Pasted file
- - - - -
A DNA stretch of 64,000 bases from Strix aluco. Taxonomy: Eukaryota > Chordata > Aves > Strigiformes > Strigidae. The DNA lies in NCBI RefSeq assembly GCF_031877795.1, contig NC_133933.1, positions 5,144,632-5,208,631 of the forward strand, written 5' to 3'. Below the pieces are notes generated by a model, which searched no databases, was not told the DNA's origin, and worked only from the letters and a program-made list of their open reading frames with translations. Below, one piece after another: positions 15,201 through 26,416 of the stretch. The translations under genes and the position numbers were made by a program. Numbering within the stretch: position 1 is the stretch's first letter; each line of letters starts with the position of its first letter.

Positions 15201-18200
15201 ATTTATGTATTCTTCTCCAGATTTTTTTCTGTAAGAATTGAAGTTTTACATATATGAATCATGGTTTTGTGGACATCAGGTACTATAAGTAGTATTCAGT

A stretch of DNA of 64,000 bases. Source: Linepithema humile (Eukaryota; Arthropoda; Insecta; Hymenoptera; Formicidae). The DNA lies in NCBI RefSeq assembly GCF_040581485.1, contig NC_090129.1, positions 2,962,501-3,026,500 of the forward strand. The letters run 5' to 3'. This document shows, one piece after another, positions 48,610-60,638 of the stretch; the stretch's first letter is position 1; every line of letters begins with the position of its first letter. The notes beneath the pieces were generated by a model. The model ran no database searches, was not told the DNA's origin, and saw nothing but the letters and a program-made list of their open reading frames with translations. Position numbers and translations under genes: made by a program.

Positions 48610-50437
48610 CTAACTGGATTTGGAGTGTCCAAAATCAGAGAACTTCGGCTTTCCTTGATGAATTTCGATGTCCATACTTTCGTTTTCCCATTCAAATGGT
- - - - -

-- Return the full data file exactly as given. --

A DNA stretch of 64,000 bases from Strix aluco. Taxonomy: Eukaryota > Chordata > Aves > Strigiformes > Strigidae. The DNA lies in NCBI RefSeq assembly GCF_031877795.1, contig NC_133933.1, positions 5,144,632-5,208,631 of the forward strand, written 5' to 3'. Below the pieces are notes generated by a model, which searched no databases, was not told the DNA's origin, and worked only from the letters and a program-made list of their open reading frames with translations. Below, one piece after another: positions 15,201 through 26,416 of the stretch. The translations under genes and the position numbers were made by a program. Numbering within the stretch: position 1 is the stretch's first letter; each line of letters starts with the position of its first letter.

Positions 15201-18200
15201 ATTTATGTATTCTTCTCCAGATTTTTTTCTGTAAGAATTGAAGTTTTACATATATGAATCATGGTTTTGTGGACATCAGGTACTATAAGTAGTATTCAGT

A stretch of DNA of 64,000 bases. Source: Linepithema humile (Eukaryota; Arthropoda; Insecta; Hymenoptera; Formicidae). The DNA lies in NCBI RefSeq assembly GCF_040581485.1, contig NC_090129.1, positions 2,962,501-3,026,500 of the forward strand. The letters run 5' to 3'. This document shows, one piece after another, positions 48,610-60,638 of the stretch; the stretch's first letter is position 1; every line of letters begins with the position of its first letter. The notes beneath the pieces were generated by a model. The model ran no database searches, was not told the DNA's origin, and saw nothing but the letters and a program-made list of their open reading frames with translations. Position numbers and translations under genes: made by a program.

Positions 48610-50437
48610 CTAACTGGATTTGGAGTGTCCAAAATCAGAGAACTTCGGCTTTCCTTGATGAATTTCGATGTCCATACTTTCGTTTTCCCATTCAAATGGT